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# hw4 - MS&E 120 Probabilistic Analysis Fall 2006-2007 Prof...

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MS&E 120: Probabilistic Analysis Fall 2006-2007, Prof. Shachter HOMEWORK #4 SOLUTIONS CHAPTER #5 PROBLEMS 39 y e y X y Y e e F e X P y X P y Y P y F = = = = = 1 ) ( ) ( ) (log ) ( ) ( y y e y e y X y e e e y F dx d y f = = = ) ( ) ( , < < y 40 y y F y X P y e P y Y P y F X X Y log ) (log ) log ( ) ( ) ( ) ( = = = = = y y F dx d y f X y 1 ) ( ) ( = = , 1 y e CHAPTER #5 THEORETICAL EXERCISES 28 )) ( ( ) ( ) ( ) ( 1 y F X P y F P y Y P y F X X Y = = = since X F is invertible y y F F X X = = )) ( ( 1 Note that the above is the distribution function for uniform random variable. Moreover, X F runs from 0 to 1. Hence, y ~ U(0,1) Note: From the above property, we can simulate any random variable X if we can first simulate a Uniform (0,1) random variable and determining the corresponding transformation. 30 ) log ( ) log ( ) ( ) ( σ μ φ = = = x x X P x e P x F X Y ) log ( 1 ) (log ' ) ( σ μ φ = = x x x F x f X y , y > 0 CHAPTER #6 PROBLEMS 1 a) X = largest value, Y = sum

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To find the joint probability mass function, first we note that X can take value between 1 and 6 (inclusive) and Y can take value between 2 and 12 (inclusive. Then we look at the possible outcome(s) for each state of X and Y Outcomes Y 2 3 4 5 6 7 8 9 10 11 1 (1,1) - - - - - - - - - 2 - (1,2),(2,1) (2,2) - - - - - - - X 3 - - (1,3),(3,1) (2,3),(3,2) (3,3) - - - - - 4 - - - (1,4),(4,1) (2,4),(4,2) (3,4),(4,3) (4,4) - - - 5 - - - - (1,5),(5,1) (2,5),(5,2) (5,3),(3,5) (4,5),(5,4) (5,5) - 6 - - - - - (1,6),(6,1) (2,6)(6,2) (3,6),(6,3) (4,6),(6,4) (5,6),(6,5 Now, since the probability of each outcome to appear is 1/36, this is our probability mass function table: Probability Y 2 3 4 5 6 7 8 9 10 11 12 1 1/36 - - - - - - - - - - 2 - 2/36 1/36 - - - - - - - - X 3 - - 2/36 2/36 1/36 - - - - - - 4 - - - 2/36 2/36 2/36 1/36 - - - - 5 - - - - 2/36 2/36 2/36 2/36 1/36 - - 6 - - - - - 2/36 2/36 2/36 2/36 2/36 1/36 Check: the sum all the probabilities above is 1 b) X = value on 1 st die, Y = the larger value Here we assume that if we have the same outcome from the 2 dices, we take that outcome as the “larger value” As above, we note that X can take value from 1 to 6, Y can take value from 1 to 6, and then enumerate the outcomes Outcomes Y 1 2 3 4 5 6 1 (1,1) (1,2) (1,3) (1,4) (1,5) (1,6) 2 - (2,2),(2,1) (2,3) (2,4) (2,5) (2,6) X 3 - - (3,3),(3,2),(3,1) (3,4) (3,5) (3,6) 4 - - - (4,4),(4,3),(4,2),(4,1) (4,5) (4,6) 5 - - - - (5,5),(5,4),(5,3),(5,2),(5,1) (5,6) 6 - - - - - (6,6),(6,5),(6,4),(6,3),(6 And the probability mass function table is (check: all must sum to 1) Probability Y 1 2 3 4 5 6 1 1/36 1/36 1/36 1/36 1/36 1/36 2 - 2/36 1/36 1/36 1/36 1/36 X 3 - - 3/36 1/36 1/36 1/36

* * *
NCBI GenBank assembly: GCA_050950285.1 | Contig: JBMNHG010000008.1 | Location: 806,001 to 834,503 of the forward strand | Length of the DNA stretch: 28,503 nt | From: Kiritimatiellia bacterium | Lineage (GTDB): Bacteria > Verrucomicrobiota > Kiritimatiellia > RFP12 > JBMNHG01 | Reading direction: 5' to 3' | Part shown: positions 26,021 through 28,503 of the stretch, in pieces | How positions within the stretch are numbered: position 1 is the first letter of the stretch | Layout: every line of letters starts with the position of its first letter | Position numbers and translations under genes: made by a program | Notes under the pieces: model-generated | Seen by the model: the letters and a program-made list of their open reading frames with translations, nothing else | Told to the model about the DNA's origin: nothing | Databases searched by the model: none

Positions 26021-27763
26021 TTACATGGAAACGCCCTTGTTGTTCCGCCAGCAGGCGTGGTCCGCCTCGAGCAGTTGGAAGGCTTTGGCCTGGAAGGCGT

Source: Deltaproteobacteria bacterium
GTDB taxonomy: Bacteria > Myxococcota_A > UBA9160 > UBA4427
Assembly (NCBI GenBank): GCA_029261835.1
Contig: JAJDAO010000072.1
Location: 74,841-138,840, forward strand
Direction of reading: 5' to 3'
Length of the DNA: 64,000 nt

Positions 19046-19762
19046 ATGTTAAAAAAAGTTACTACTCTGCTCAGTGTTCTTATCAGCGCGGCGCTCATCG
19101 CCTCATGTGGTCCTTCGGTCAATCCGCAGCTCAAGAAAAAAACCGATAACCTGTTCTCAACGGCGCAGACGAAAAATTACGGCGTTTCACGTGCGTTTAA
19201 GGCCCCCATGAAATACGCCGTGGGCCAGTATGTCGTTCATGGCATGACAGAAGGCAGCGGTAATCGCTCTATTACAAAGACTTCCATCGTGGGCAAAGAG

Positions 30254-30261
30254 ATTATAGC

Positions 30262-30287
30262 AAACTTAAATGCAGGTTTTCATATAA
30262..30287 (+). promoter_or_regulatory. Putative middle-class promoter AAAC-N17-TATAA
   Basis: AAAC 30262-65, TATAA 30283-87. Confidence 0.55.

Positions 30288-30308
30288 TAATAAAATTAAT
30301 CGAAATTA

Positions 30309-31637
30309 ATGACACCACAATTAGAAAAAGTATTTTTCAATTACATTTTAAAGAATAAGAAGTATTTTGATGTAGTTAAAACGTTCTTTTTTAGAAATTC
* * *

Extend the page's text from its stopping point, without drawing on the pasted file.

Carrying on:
4 - - - 4/36 1/36 1/36 5 - - - - 5/36 1/36 6 - - - - - 6/36 c) X = smallest, Y = largest Outcomes Y 1 2 3 4 5 6 1 (1,1) (1,2),(2,1) (1,3),(3,1) (1,4),(4,1) (1,5),(5,1) (1,6),(6,1) 2 - (2,2) (2,3),(3,2) (2,4),(4,2) (2,5),(5,2) (2,6),(6,2) X 3 - - (3,3) (3,4),(4,3) (3,5),(5,3) (3,6),(6,3) 4 - - - (4,4) (4,5),(5,4) (4,6),(6,4) 5 - - - - (5,5) (5,6),(6,5) 6 - - - - - (6,6) Probability Y 1 2 3 4 5 6 1 1/36 2/36 2/36 2/36 2/36 2/36 2 - 1/36 2/36 2/36 2/36 2/36 X 3 - - 1/36 2/36 2/36 2/36 4 - - - 1/36 2/36 2/36 5 - - - - 1/36 2/36 6 - - - - - 1/36 10 a) ( ) ( ) ( ) ( ) dy e e dy dx e e dxdy e dxdy y x f Y X P y y y x y y y x y ∫∫ ∫ ∫ + = = = = < 0 0 0 0 0 1 , [ ] 2 1 0 2 2 1 2 0 = + = = y y y y e e dy e e b) ( ) ( ) ( ) ( ) dy e e dy dx e e dxdy e dxdy y x f a X P a y a x y a y x a ∫∫ ∫ ∫ + = = = = < 0 0 0 0 0 1 , ( ) ( ) a y a e dy e e = = 1 1 0 12 Assume that men and women are equally likely to arrive at the drugstore and they arrive independently.

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